Annual Survey and Documents
Mohamed Beshir Hamid
Sudan: Sharia in the North, Anya Nya in the South
The Sudan continued during 1983/84 to drift deeper into political instability and economic decline that seemed to evolve with the inevitability of some malevolent natural force.1 Indeed. in more than one sense, the country was moving backwards on more than one front. The arbitrary and controversial policy decisions to re-divide Southern Sudan into three separate regions and to adopt the Islamic shari’a code were unnecessarily divisive and disruptive within the existing economic and political context. The high-handed way in which these decisions were imposed on a population increasingly wary of the politics of despair and rhetoric, only served to reawaken the forces of division between the North and South and to strain relations within each region. The tensions and discontent in Southern Sudan spilled over into wide-scale violent confrontation.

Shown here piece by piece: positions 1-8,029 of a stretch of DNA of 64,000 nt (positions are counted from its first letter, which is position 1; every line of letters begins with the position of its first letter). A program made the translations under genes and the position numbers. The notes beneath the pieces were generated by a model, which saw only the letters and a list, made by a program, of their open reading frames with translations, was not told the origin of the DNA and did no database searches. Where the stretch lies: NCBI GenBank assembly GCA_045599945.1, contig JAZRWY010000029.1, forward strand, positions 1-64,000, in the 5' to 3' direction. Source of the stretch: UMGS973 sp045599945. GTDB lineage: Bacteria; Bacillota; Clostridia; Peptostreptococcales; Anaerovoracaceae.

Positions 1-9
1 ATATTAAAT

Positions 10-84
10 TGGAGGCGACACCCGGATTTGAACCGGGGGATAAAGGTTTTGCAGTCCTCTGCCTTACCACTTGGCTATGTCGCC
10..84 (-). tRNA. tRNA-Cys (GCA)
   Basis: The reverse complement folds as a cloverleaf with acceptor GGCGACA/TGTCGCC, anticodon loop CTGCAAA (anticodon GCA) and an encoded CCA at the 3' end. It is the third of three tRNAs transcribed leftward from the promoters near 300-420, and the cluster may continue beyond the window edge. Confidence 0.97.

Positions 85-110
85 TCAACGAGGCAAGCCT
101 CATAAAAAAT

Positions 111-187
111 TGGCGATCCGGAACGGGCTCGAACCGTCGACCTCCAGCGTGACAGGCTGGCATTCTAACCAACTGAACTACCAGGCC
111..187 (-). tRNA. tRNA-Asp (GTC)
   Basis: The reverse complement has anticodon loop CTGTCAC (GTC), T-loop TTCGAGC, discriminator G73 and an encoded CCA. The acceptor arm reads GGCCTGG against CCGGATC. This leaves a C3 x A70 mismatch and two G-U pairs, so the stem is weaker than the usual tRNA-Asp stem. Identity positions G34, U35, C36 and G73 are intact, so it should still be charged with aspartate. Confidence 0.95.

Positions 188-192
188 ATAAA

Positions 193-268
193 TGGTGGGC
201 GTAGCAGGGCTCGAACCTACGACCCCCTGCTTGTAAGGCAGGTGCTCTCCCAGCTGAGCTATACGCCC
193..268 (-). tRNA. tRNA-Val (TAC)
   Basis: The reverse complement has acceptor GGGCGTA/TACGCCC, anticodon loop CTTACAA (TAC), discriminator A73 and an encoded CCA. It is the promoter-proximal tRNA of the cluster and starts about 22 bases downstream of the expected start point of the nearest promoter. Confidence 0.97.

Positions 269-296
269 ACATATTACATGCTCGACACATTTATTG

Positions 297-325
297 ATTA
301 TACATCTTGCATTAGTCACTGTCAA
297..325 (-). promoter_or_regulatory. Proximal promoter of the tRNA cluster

These developments had repercussions on the economy and foreign relations. The prospects for Sudan’s oil potential were clouded in uncertainty. The regime reverted to the familiar strategy of assigning all the blame to “agents of international communism” for the problems besting the country; as a result, relations with Ethiopia and Libya reached a new low, and the regime moved towards a more overt military association with the US. As event marked a coalescing of opposition forces into armed resistance with ideological overtones, the communist ‘bogey’ invoked by the regime might yet turn out to a self-fulfilling prophecy.